Window Management tcod.context#

This module is used to create and handle libtcod contexts.

See Getting Started for beginner examples on how to use this module.

Context’s are intended to replace several libtcod functions such as libtcodpy.console_init_root, libtcodpy.console_flush, tcod.console.recommended_size, and many other functions which rely on hidden global objects within libtcod. If you begin using contexts then most of these functions will no longer work properly.

Instead of calling libtcodpy.console_init_root you can call with different keywords depending on how you plan to setup the size of the console. You should use tcod.tileset to load the font for a context.


If you use contexts then expect deprecated functions from libtcodpy to no longer work correctly. Those functions rely on a global console or tileset which doesn’t exists with contexts. Also libtcodpy event functions will no longer return tile coordinates for the mouse.

New programs not using libtcodpy can ignore this warning.

New in version 11.12.

class tcod.context.Context(context_p: Any)[source]#

Context manager for libtcod context objects.

Use to create a new context.

__enter__() Context[source]#

Enter this context which will close on exiting.

__exit__(*_: object) None[source]#

Automatically close on the context on exit.

__reduce__() NoReturn[source]#

Contexts can not be pickled, so this class will raise pickle.PicklingError.

change_tileset(tileset: Tileset | None) None[source]#

Change the active tileset used by this context.

The new tileset will take effect on the next call to present. Contexts not using a renderer with an emulated terminal will be unaffected by this method.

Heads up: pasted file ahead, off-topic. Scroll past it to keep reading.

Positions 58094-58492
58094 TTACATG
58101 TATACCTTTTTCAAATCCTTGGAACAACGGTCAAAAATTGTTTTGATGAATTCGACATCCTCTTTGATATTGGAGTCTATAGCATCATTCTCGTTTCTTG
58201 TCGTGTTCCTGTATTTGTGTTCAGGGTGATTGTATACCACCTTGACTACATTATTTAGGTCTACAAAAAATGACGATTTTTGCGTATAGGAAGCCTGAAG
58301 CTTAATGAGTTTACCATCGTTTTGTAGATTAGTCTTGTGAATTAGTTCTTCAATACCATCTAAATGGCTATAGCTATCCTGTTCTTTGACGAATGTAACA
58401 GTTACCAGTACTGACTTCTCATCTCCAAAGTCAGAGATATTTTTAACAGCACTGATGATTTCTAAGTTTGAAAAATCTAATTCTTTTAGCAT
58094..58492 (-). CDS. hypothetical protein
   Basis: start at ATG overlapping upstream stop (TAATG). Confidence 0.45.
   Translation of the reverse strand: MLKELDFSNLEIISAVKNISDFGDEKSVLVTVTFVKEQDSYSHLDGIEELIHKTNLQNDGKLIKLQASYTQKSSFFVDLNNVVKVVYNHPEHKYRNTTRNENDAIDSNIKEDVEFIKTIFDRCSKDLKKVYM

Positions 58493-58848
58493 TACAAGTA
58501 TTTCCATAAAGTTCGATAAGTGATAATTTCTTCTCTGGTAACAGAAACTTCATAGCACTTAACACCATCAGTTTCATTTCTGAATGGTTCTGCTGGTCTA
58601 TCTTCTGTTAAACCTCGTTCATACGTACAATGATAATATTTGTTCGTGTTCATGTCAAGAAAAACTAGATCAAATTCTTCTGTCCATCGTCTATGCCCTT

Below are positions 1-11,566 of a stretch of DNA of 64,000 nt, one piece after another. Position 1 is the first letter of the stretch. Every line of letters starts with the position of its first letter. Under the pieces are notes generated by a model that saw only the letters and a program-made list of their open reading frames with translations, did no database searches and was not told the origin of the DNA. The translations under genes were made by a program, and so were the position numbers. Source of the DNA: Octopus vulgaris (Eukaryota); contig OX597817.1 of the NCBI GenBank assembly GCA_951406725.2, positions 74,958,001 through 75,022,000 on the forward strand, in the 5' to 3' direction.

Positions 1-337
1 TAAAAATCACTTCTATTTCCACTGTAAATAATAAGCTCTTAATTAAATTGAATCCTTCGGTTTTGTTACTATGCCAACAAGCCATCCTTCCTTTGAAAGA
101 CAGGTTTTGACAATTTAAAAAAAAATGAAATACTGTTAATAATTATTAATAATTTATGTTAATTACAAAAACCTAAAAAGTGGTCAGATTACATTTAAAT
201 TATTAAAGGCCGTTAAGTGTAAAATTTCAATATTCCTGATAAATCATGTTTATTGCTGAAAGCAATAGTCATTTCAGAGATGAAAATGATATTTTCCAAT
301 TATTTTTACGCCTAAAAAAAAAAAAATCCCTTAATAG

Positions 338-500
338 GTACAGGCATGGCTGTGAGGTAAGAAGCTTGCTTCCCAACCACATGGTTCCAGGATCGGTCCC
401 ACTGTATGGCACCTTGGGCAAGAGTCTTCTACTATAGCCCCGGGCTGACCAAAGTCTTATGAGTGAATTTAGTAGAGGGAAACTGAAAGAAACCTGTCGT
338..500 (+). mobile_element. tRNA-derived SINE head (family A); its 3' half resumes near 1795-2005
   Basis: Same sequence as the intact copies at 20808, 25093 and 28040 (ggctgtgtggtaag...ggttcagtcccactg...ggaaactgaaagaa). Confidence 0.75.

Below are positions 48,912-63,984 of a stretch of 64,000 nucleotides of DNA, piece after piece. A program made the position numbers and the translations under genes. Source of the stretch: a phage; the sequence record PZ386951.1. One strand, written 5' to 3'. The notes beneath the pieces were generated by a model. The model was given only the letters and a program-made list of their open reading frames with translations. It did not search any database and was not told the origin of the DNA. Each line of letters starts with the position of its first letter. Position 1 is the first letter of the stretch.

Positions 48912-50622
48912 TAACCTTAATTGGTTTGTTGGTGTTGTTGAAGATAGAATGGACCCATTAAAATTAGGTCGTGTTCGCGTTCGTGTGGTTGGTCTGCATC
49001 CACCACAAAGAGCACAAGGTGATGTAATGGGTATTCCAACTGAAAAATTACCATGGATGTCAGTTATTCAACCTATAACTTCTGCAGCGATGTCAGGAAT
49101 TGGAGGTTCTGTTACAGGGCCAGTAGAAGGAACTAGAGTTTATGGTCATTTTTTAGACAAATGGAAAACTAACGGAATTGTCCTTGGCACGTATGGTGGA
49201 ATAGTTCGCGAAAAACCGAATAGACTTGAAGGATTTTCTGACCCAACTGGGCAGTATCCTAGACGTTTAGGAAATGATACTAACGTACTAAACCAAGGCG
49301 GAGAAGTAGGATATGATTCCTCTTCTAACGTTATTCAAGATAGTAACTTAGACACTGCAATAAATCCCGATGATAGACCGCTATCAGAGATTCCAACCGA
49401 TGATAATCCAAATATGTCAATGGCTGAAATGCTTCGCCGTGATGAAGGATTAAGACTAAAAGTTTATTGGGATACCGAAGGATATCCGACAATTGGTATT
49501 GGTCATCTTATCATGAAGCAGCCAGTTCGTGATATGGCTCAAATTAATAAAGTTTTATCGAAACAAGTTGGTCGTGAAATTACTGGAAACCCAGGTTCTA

This does not do anything to resize the window, keep this in mind if the tileset as a differing tile size. Access the window with sdl_window to resize it manually, if needed.

Using this method only one tileset is active per-frame. See tcod.render if you want to renderer with multiple tilesets in a single frame.

close() None[source]#

Close this context, closing any windows opened by this context.

Afterwards doing anything with this instance other than closing it again is invalid.

convert_event(event: _Event) _Event[source]#

Return an event with mouse pixel coordinates converted into tile coordinates.


context: tcod.context.Context
for event in tcod.event.get():
    event_tile = context.convert_event(event)
    if isinstance(event, tcod.event.MouseMotion):
        # Events start with pixel coordinates and motion.
        print(f"Pixels: {event.position=}, {event.motion=}")
    if isinstance(event_tile, tcod.event.MouseMotion):
        # Tile coordinates are used in the returned event.
        print(f"Tiles: {event_tile.position=}, {event_tile.motion=}")

Changed in version 15.0: Now returns a new event with the coordinates converted into tiles.

new_console(min_columns: int = 1, min_rows: int = 1, magnification: float = 1.0, order: Literal['C', 'F'] = 'C') Console[source]#

Return a new console sized for this context.

min_columns and min_rows are the minimum size to use for the new console.

magnification determines the apparent size of the tiles on the output display. A magnification larger then 1.0 will output smaller consoles, which will show as larger tiles when presented. magnification must be greater than zero.

order is passed to tcod.console.Console to determine the memory order of its NumPy attributes.

The times where it is the most useful to call this method are:

  • After the context is created, even if the console was given a specific size.

  • After the change_tileset method is called.

  • After any window resized event, or any manual resizing of the window.

New in version 11.18.

Changed in version 11.19: Added order parameter.


scale = 1  # Tile size scale.  This example uses integers but floating point numbers are also valid.
context =
while True:
    # Create a cleared, dynamically-sized console for each frame.
    console = context.new_console(magnification=scale)
    # This printed output will wrap if the window is shrunk.
    console.print_box(0, 0, console.width, console.height, "Hello world")